In Texas, already, children aged nine, ten, and eleven, who don’t yet understand what sex and abuse are, face forced pregnancy and childbirth after being raped....
And Insider, June 24: Nancy Pelosi warns 'Republicans are plotting a nationwide abortion ban' after SCOTUS' overruling of Roe v. Wade, calling the decision a 'slap in the face to women'
And Insider, June 25: Obergefell, the plaintiff in the SCOTUS same-sex marriage ruling, said it's 'quite telling' Clarence Thomas omitted the case that legalized interracial marriage after saying the courts should go after other right to privacy cases.
In a 5-4 decision released Friday, the Supreme Court voted to overturn Roe v. Wade. The majority opinion argued that the 14th amendment, which prevents states from depriving citizens of "life, liberty, or property without the due process of law," does not protect the right to abortion.
In a concurring opinion following the ruling, Thomas wrote that "we should reconsider all of this Court's substantive due process precedents, including Griswold, Lawrence, and Obergefell."
These cases protect the right to contraceptive access, same-sex relationships, and same-sex marriage, respectively.
Added:This Brave New World, XLVI
Margaret Atwood proclaims, I invented Gilead. The Supreme Court is making it REAL.
“The fortunes of Canada’s 59 billionaires have increased by $111 billion since March 2020,” an Oxfam International report finds. “That’s more,” says the female news anchor in an emphatic, high-pitched voice, “than the $109 billion the Canadian government spent on income support for workers.”
From the back of the noisy kitchen, the cook yells out, “Turn off that TV! It’s time to peel potatoes.” I go down to the basement to fetch three bags of spuds. Inching my way up the stairs, I fall under the penetrating gaze of a colleague from my former workplace.
Under the dim light of the bedside lamp, I fix my eyes on a blank page of my diary.
He is his own man with few adjuncts: a MacBook, an iPhone, and a bulldog. Before the wedding, I was an entity in his life; afterwards, I've become an appendage to his social life. Not even this strip of the king-size bed where I lie feels like mine ...
The sound of my pen scratching on the page becomes loud ... and louder as rivulets of rain streak down the bedroom window with no sign of letting up.
In light of the leaked Supreme Court opinion that would reverse the landmark Supreme Court case Roe v. Wade, the country faces the prospect of a future where abortion will no longer be legal nationwide. Amna Nawaz spoke to women who remember what life was like for them before Roe.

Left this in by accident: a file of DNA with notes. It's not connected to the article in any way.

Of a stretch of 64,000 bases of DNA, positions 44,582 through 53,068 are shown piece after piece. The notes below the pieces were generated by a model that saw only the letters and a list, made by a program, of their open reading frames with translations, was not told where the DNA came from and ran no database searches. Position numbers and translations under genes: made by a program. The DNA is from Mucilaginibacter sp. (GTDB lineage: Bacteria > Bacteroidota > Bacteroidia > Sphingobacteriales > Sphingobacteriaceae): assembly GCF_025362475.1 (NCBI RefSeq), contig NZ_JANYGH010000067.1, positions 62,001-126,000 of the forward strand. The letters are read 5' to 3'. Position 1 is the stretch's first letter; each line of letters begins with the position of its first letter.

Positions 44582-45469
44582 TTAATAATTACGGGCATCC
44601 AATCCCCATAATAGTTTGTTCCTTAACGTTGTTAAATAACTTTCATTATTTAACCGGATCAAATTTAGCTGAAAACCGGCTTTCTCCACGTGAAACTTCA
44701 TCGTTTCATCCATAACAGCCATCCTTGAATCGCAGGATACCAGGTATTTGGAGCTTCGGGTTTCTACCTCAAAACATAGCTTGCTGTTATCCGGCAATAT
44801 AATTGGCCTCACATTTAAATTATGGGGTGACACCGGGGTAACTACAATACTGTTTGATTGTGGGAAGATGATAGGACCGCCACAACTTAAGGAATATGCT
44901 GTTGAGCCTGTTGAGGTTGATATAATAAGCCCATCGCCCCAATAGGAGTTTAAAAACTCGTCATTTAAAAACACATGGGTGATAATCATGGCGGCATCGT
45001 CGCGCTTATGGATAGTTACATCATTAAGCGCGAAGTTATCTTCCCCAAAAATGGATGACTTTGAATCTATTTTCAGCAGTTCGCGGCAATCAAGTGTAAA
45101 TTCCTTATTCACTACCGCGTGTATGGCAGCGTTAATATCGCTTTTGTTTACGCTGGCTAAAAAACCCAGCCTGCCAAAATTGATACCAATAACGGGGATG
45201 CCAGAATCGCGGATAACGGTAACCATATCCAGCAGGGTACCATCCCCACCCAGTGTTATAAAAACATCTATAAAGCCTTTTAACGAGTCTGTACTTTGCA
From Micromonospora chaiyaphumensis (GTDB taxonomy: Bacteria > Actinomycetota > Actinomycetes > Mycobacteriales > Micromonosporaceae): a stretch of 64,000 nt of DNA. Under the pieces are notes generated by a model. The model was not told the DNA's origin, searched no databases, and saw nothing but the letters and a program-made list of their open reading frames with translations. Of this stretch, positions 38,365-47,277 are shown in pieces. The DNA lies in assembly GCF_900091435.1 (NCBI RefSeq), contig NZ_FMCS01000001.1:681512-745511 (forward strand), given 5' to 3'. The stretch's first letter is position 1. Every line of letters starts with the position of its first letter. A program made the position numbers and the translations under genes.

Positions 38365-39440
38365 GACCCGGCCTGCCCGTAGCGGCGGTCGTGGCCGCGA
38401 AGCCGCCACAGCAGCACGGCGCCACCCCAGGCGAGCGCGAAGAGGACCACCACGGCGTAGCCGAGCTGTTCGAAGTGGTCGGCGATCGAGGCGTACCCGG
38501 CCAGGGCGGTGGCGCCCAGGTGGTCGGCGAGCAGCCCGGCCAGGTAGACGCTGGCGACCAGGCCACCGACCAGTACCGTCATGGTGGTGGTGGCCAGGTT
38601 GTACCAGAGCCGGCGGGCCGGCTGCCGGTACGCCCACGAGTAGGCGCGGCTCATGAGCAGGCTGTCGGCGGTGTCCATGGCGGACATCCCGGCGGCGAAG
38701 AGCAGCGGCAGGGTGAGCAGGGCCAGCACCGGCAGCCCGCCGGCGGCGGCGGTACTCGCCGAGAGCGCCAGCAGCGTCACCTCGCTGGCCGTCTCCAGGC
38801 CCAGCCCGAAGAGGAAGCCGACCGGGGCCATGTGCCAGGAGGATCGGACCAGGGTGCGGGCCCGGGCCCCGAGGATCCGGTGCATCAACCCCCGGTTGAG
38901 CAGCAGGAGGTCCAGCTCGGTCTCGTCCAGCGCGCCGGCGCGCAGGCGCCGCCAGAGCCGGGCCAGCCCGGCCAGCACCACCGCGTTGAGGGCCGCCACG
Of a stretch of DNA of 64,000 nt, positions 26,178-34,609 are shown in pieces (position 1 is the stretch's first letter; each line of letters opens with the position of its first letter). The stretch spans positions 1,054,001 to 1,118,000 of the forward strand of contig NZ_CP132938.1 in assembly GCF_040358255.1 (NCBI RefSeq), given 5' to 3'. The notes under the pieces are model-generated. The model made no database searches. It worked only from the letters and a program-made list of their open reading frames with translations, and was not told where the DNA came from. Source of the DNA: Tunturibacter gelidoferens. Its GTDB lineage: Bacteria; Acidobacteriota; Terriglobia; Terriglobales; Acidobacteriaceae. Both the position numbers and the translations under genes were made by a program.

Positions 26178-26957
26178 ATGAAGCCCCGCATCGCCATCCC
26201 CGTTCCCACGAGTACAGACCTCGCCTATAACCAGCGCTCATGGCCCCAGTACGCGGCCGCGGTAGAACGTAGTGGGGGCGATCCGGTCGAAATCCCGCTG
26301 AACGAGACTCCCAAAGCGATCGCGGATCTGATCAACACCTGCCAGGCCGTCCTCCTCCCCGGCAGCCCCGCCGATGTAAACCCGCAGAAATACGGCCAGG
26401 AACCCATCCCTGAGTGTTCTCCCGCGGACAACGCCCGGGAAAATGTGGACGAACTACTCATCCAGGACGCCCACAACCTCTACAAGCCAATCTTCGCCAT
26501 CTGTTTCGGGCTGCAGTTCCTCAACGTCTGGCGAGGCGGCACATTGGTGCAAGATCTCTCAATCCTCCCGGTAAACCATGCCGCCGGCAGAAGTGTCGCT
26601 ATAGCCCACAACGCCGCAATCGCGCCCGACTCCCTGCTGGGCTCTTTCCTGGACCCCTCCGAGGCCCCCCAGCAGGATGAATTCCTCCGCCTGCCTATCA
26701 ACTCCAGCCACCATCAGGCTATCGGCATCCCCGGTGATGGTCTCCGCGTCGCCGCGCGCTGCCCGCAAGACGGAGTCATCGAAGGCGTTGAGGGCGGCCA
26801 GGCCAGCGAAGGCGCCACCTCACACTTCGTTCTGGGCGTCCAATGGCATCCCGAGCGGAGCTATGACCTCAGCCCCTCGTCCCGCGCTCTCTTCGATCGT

And today's tanka is a sequel to/relfection on the following tanka sequence, first published on NeverEnding Story, May 4 and written in response to the shocking leak of a draft of a Supreme Court majority opinion
Roe v. Wade – Then and Now
under a slate-gray sky
at counter protesters
with their arms linked
outside the closed clinic ...
stretches her hand to catch
falling rose petals
the space telescope
launched to explore the birth
of this universe ...
safe haven baby boxes
wrapped in Mississippi sunset
bans off our bodies
as firm as marble steps ...
against the Supreme Court
a phalanx of women
my body, my choice, my life
in the pandemic ...
the MAGA crowd chant, Hey, hey. Ho, ho.
Roe v. Wade has got to go
(FYI: MAGA stands for Make America Great Again)
over the Roe v. Wade leak
Afghan women covered
head to toe in black
(FYI: The Washington Post, May 7,: Taliban orders head-to-toe coverings for Afghan women in public)
Added: This Brave New World, XLIV
written in response to election worker Ruby Freeman's tearful testimony in Tuesday’s Jan. 6 hearing: There is nowhere I feel safe. Nowhere. Do you know how it feels to have the "president" of the United States target you?”
I only need
eleven thousand votes ...
in the empty hallway
barking at his own echo
FYI: "I only need 11,000 votes. Fellas, I need 11,000 votes. Give me a break:" Listen to the recording of President Donald Trump pressuring Georgia Secretary of State Brad Raffensperger & other officials to "find" enough votes in GA’s presidential election to make him the winner.
And this tanka could be read as a sequel to the following:
Trump’s former Attorney General told Trump this to his face. Among his choice words about various claims by the Trump legal team: “bullshit,” “completely bullshit,” “absolute rubbish,” “idiotic,” “bogus,” “stupid,” “crazy,” “crazy stuff,” “complete nonsense,” and “a great, great disservice to the country.” What’s more, Barr added, if Trump actually believed the garbage he was spewing about the election, then he had become dangerously “detached from reality.”...be the surprise star witness, debunking his former boss’s fantastical and malicious election falsehoods with a derision that bordered on outright contempt.